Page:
When the coating formed from the sub-stoichiometric titanium dioxide sputtering targets is also sub-stoichiometric titanium dioxide, it has a reduced transparency and slightly blue colour but is conductive and thus possesses anti-static properties having an electrical resistivity of above 3×105 ohm.cm. Accordingly, films coated with nonstoichiometric titanium dioxide not only have good oxygen barrier properties, but also possess particularly good anti-static properties which makes them particularly suitable for packaging applications, particularly in the food industry. A further advantage of films coated with sub-stoichiometric titanium dioxide is that the coatings possess good flexibility which even after excessive bending and creasing retain their oxygen barrier properties. Although the films have a slight blue colour this does not detract from the potential use of the product in the food industry, the blue colour providing a “fresh” look to the product. As barrier films for water vapour and oxygen, there is an improvement when compared with the prior art titanium dioxide coated films of five fold for water vapour and three fold for oxygen.
The main advantage of the present invention is that from the sub-stoichiometric titanium dioxide targets used in the present invention the rate of sputtering is increased by a factor of about ten as compared to sputtering from a titanium metal target, thus making the process industrially attractive. Furthermore, the sputtering process is very stable with little or no arcing occurring.
The present invention will be further described with reference to the following Examples.
A rotatable target comprising a tube of titanium metal of diameter 133 mm and length 800 mm was used to sputter titanium metal onto a glass plate placed at a distance of 18 cm from the target. The sputtering was carried out at a power level of 35 kW (80 A, 446V) under a pressure of 5×10−3 mBar of argon as the plasma gas.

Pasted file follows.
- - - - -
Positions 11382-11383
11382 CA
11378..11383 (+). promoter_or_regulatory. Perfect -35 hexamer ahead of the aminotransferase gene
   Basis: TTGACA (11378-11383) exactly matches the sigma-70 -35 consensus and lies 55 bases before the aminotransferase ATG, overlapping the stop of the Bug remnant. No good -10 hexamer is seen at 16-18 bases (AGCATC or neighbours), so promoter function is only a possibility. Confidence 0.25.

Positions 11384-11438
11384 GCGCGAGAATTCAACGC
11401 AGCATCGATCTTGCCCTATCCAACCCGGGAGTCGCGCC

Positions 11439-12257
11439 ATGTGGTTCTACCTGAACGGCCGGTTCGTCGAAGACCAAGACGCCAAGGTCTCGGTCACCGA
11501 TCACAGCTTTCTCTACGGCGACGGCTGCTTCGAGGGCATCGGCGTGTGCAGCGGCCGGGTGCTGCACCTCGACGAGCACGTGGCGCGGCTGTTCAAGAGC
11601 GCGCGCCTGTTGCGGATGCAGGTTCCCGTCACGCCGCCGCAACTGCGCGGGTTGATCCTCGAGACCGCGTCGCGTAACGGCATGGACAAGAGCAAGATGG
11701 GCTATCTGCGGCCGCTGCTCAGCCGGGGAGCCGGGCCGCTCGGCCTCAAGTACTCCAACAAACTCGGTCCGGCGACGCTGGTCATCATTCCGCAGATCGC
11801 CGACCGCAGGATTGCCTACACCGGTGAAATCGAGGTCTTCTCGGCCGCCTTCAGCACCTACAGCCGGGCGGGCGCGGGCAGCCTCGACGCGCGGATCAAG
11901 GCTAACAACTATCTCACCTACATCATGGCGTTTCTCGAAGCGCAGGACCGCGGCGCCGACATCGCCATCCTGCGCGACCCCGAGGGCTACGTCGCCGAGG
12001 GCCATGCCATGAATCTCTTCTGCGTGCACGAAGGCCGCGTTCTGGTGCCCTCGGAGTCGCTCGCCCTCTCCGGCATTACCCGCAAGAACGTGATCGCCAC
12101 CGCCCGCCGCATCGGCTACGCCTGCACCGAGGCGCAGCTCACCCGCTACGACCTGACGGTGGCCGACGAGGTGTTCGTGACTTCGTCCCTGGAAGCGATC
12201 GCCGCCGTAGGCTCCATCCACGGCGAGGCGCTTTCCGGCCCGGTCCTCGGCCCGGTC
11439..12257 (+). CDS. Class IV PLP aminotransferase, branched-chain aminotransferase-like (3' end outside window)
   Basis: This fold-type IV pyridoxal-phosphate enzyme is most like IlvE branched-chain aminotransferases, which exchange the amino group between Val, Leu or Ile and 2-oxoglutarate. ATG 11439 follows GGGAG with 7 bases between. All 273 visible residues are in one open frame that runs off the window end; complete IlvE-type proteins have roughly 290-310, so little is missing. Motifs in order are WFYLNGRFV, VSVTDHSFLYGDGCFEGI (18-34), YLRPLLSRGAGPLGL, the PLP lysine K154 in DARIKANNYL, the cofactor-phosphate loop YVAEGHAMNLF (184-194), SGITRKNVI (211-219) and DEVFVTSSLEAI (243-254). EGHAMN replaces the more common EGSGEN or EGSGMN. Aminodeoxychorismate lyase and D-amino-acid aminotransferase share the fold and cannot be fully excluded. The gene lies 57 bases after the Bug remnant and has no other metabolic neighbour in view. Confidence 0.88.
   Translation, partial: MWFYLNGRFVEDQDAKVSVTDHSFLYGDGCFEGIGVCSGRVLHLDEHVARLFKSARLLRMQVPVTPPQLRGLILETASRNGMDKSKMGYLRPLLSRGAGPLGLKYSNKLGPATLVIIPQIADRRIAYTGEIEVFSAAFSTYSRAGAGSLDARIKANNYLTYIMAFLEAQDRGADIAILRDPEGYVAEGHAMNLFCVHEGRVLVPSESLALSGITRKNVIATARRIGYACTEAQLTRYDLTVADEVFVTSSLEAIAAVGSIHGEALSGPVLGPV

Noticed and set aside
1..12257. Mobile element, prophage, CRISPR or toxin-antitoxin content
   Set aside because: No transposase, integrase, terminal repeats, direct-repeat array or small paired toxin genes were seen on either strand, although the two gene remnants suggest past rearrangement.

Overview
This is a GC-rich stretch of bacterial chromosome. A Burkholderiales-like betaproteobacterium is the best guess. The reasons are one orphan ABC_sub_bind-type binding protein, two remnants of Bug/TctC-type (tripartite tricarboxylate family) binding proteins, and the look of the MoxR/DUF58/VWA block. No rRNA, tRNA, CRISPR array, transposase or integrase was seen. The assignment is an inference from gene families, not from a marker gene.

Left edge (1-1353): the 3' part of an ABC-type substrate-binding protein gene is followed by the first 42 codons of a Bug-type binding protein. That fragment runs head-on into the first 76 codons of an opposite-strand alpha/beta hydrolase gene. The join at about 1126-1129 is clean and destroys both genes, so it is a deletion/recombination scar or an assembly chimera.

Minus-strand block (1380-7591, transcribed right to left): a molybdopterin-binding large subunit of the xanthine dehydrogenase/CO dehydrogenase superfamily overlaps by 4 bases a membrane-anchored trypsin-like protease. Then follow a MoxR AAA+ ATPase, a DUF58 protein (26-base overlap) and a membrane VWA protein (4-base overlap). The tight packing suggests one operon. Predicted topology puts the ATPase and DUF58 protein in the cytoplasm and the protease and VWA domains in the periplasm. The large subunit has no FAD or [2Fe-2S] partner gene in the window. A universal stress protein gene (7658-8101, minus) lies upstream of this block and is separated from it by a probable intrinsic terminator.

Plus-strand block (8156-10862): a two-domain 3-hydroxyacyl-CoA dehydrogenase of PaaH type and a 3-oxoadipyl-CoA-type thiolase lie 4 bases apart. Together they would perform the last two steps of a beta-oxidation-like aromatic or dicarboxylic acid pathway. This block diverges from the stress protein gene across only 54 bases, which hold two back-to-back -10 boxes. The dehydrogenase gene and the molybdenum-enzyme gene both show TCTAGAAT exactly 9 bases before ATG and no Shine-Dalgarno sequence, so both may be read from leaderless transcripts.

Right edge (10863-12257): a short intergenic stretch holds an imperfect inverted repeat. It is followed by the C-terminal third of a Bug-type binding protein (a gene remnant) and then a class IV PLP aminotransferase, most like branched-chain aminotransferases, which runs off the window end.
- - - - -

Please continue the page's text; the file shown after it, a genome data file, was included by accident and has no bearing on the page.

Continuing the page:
After 3½ minutes a layer of titanium metal 18000 Angstroms in thickness as measured by a profilometer had been deposited upon the glass plate.
The procedure of Example 1 was repeated but substituting a mixture of 80% O2 and 20% Ar as the primary plasma gas to replace the argon primary plasma gas of Example 1. The sputtering was carried out at a power level of 45 kW (97 A, 460V) under a pressure of 4.5×10−3 mBar. Using a titanium metal target as described in Example 1 a titanium dioxide layer of thickness 1500 Angstroms was deposited on a glass plate place above the target in 3½ minutes.
A rotatable target comprising a tube of stainless steel of diameter 133 mm and length 800 mm was coated with sub-stoichiometric titanium dioxide, TiOx, where x is below 2 as hereinbefore described by plasma spraying titanium dioxide onto the target using argon as the primary plasma gas and hydrogen as the secondary plasma gas. 72 liters (60% argon, 40% hydrogen) were used. The power level was 45 kW (455 A, 96V).
This target was then used as a sputtering target in the manner as described in Example 1. Using argon as the primary plasma gas the sputtering was carried out at a power level of 45 kW (97 A, 460V) under a pressure of 5.4×10−3 Bar Ar. A dark blue semi-transparent layer of sub-stoichiometric titanium dioxide, TiOx, of thickness 14000 Angstroms was deposited on a glass plate placed above the target in 3½ minutes. The sputtering proceeded smoothly without significant arcing.
A rotatable target prepared as described in Example 3 was used as a sputtering target in the manner as described in Example 3 using a mixture of 75% Ar and 25% O2 as the plasma gas. The sputtering was carried out at a power of 45 kW (95 A, 473V) under a pressure of 5×10−3 mBar. A clear transparent coating of stoichiometric titanium dioxide of thickness 12500 Angstroms was deposited on a glass plate placed above the target in 3½ minutes. The sputtering proceeded smoothly without significant arcing.
A rotatable target was prepared as described in Example 3 by using pure argon (40 liters) at a power level of 34 kW (820 A, 42V). The electrical conductivity of the target was ten times inferior to that of Example 3. Sputtering from the target was difficult due to arcing. The process was not stable enough to produce samples.
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|U.S. Classification||204/192.15, 204/192.27, 204/192.12, 204/192.22|
|International Classification||C23C4/10, G02B1/10, C23C14/08, C23C14/34, C03C17/245|
|Cooperative Classification||C23C4/11, C23C14/3414, C03C2218/154, C03C2217/212, C03C17/2456, C23C4/134|
|European Classification||C23C4/10B, C23C4/12L, C03C17/245C, C23C14/34B2|
|Sep 4, 2002||AS||Assignment|
Owner name: BEKAERT VDS, BELGIUM
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Year of fee payment: 4
|Apr 22, 2010||FPAY||Fee payment|
Year of fee payment: 8
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Owner name: BEKAERT ADVANCED COATINGS, BELGIUM
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Owner name: SOLERAS ADVANCED COATINGS NV, BELGIUM
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|Oct 22, 2014||LAPS||Lapse for failure to pay maintenance fees|